- Evolutionary ecology research
- Horticultural research
- Save a Species
- Control of flowering in waratahs
- NSW Seedbank
- Plant Conservation Course
- Seed biology
- Rainforest seed project
- Seed germination of high-altitude species
- Terrestrial Orchid Conservation
- Terrestrial orchids
- Plant diversity research
- Plant pathology research
- Herbarium & resources
- Scientific publications
Why seedbanking? - Our conservation role in NSW
Well sampled and documented seed collections provide a very cost effective means of conserving genetic diversity for future conservation work, and may include reintroduction into the wild. Under good storage conditions, some species may retain viability for hundreds of years.
NSW contains many biogeographical regions, supporting over 6000 vascular plant taxa. However, continued pressure on the landscape for human use has altered the native vegetation, and there are now nearly 600 threatened plant species and 81 threatened ecological communities listed under NSW state legislation. The diversity of vegetation and the need to conserve what we can, provides the impetus for the NSW Seedbank to continue collecting and storing seed as an important aspect of plant conservation. The NSW Seedbank holds collections of both threatened and non-threatened native species.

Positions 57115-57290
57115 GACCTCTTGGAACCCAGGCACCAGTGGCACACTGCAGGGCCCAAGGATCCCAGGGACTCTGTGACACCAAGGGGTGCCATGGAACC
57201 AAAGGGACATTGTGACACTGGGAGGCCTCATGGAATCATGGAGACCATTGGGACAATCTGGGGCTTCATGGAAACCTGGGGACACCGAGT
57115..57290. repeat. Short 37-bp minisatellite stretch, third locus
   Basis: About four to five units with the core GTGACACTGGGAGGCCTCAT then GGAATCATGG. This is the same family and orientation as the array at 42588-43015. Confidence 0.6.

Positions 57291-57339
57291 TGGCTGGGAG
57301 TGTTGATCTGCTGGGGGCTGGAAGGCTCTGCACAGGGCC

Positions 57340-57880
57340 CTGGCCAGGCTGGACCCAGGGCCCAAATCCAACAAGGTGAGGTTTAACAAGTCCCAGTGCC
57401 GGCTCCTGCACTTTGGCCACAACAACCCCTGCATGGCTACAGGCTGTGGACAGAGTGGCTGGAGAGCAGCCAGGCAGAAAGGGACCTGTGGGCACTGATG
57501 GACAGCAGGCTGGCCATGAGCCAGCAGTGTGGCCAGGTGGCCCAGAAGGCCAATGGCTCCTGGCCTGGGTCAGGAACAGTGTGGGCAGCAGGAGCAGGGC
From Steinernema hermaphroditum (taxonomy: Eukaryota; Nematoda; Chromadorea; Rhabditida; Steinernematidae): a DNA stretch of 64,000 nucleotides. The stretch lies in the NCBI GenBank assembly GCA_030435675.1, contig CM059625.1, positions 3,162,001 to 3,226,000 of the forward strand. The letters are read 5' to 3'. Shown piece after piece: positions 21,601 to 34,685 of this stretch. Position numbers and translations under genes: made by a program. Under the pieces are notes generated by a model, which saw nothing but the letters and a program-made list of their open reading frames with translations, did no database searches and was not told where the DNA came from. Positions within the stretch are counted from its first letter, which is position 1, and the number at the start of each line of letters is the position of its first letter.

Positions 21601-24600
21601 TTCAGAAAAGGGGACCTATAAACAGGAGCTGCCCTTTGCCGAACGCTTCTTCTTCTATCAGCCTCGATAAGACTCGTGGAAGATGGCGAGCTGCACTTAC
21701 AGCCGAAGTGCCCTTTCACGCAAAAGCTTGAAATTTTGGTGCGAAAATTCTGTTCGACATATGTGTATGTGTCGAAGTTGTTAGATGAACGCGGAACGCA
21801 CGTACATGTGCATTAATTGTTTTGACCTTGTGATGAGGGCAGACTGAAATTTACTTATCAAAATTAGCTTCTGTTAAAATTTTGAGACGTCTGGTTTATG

Recognising the conservation role that ex-situ seedbanking can provide, the Global Strategy for Plant Conservation has a target of 60% of threatened plant species in accessible ex situ collections, preferably in the country of origin, and 10% of them included in recovery and restoration programmes.
Seed collection, storage and research are some of the strategies identified in the NSW Priorities Action Statement (Department of Environment, Climate Change and Water), to complement in situ (on-site) conservation measures. Building on many years of experience in seedbanking for threatened species recovery plans, the NSW Seedbank is expected to play a key role in the implementation of ex situ actions identified in the Priorities Action Statement. However, it is important to note that not all types of seed will survive conventional seedbanking conditions, and so other methods for conservation of these seeds must be investigated.